Obama apologises for 'holes and gaps' in health law
US President Barack Obama has apologised to Americans whose health insurance plans have been cancelled as a result of his signature health law.
In recent weeks, insurance companies have reportedly cancelled policies that do not meet strict requirements under Mr Obama's 2010 healthcare overhaul.
"We didn't do a good enough job in terms of how we crafted the law," he said in an interview with NBC News.
But a senior Republican labelled his remarks a "half-hearted apology".
During his campaign for the passage of the Affordable Care Act, also known as Obamacare, Mr Obama repeatedly insisted that people who liked their health insurance policies would be able to keep them.
But it now appears that millions of people who purchased plans on the private individual market rather than receive health coverage from the government or their employers may in fact have to buy new, possibly more expensive plans.
"I am sorry that they are finding themselves in this situation based on assurances they got from me," Mr Obama said.
"We've got to work hard to make sure that they know we hear them, and we are going to do everything we can to deal with folks who find themselves in a tough position as a consequence of this."
The health law's supporters have said most people thrown off their health plans will be able to buy better insurance policies at better prices, especially those eligible for subsidies provided under the health law.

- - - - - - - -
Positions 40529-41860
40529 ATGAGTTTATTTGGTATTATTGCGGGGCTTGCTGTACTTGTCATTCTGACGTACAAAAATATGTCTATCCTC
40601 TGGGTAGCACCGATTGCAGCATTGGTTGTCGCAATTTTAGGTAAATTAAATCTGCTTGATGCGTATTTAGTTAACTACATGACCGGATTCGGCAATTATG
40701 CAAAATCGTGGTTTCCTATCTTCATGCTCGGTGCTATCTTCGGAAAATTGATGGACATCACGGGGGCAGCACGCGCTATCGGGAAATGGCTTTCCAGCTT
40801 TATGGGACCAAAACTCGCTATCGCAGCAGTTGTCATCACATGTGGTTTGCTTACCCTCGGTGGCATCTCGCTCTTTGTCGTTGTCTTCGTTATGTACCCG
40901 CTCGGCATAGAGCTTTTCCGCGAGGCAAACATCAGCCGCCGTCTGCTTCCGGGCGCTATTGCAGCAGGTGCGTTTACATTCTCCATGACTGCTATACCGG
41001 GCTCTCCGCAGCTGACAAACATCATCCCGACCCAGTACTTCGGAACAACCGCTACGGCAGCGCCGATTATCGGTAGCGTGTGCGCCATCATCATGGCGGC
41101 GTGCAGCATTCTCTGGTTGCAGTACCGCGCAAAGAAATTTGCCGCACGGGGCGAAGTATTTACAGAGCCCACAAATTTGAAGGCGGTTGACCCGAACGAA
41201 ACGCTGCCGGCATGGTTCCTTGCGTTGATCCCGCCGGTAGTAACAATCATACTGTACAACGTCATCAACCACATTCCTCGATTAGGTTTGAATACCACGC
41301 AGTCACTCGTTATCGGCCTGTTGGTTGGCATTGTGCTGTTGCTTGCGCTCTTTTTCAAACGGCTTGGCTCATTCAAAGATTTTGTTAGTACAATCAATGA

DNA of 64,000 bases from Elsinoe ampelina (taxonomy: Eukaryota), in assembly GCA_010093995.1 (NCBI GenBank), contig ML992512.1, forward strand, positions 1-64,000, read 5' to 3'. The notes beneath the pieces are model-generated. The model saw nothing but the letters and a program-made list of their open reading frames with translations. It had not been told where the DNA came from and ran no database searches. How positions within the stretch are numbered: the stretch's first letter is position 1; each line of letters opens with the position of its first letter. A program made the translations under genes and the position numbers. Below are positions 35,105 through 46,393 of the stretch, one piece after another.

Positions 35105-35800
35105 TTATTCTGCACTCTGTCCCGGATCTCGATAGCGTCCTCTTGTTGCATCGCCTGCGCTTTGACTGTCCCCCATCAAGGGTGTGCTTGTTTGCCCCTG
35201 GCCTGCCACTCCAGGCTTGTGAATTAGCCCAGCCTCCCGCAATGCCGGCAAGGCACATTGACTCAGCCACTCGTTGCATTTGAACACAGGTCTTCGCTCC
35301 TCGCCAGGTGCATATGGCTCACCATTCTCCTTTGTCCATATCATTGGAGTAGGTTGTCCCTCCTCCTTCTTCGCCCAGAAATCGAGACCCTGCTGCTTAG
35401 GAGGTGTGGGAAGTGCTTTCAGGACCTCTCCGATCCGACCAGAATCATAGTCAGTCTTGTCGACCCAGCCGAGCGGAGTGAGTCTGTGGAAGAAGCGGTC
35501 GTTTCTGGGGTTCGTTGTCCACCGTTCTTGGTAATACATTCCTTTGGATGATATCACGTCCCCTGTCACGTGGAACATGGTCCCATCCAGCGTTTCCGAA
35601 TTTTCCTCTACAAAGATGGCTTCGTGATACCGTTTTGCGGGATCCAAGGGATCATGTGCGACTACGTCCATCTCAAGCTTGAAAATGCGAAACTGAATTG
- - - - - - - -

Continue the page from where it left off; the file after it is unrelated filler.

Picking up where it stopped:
The opposition Republicans, who have fought the president's healthcare law at every turn, have seized on the reports of the policy cancellations. Some have gone so far as to accuse Mr Obama of lying to the public during his campaign for the law's passage.
Even some of Mr Obama's fellow Democrats have suggested the administration delay parts of the law's implementation, including a requirement that people carry health insurance or face a penalty.
Mr Obama's remarks on Thursday came after weeks of serious problems with healthcare.gov - a website established under the law - which allows consumers to shop for private health insurance plans.
Among other issues, it has been plagued by long wait times to sign up for an insurance plan and serious flaws on the back end where customers' data are processed and sent to insurance companies.
Mr Obama has vowed the website will be repaired.
The Republican response to Mr Obama's remarks was swift, with Senate Minority Leader Mitch McConnell saying "if the president is truly sorry for breaking his promises to the American people, he'll do more than just issue a half-hearted apology on TV".
Thursday's television interview was the latest effort by Mr Obama to win public support for the embattled healthcare law.
On Wednesday he travelled into the heart of Republican territory to talk up the measure.
"We are going to get this done," he told a crowd in Dallas, Texas.
The law's new coverage requirements for health insurance plans have been blamed for the policy cancellations.
Its other provisions include establishing the healthcare.gov website and others run by the states; mandates that individuals carry insurance or pay a tax penalty; and subsidies to assist in the purchase of the insurance.
It also expands eligibility for the Medicaid government health programme for the poor.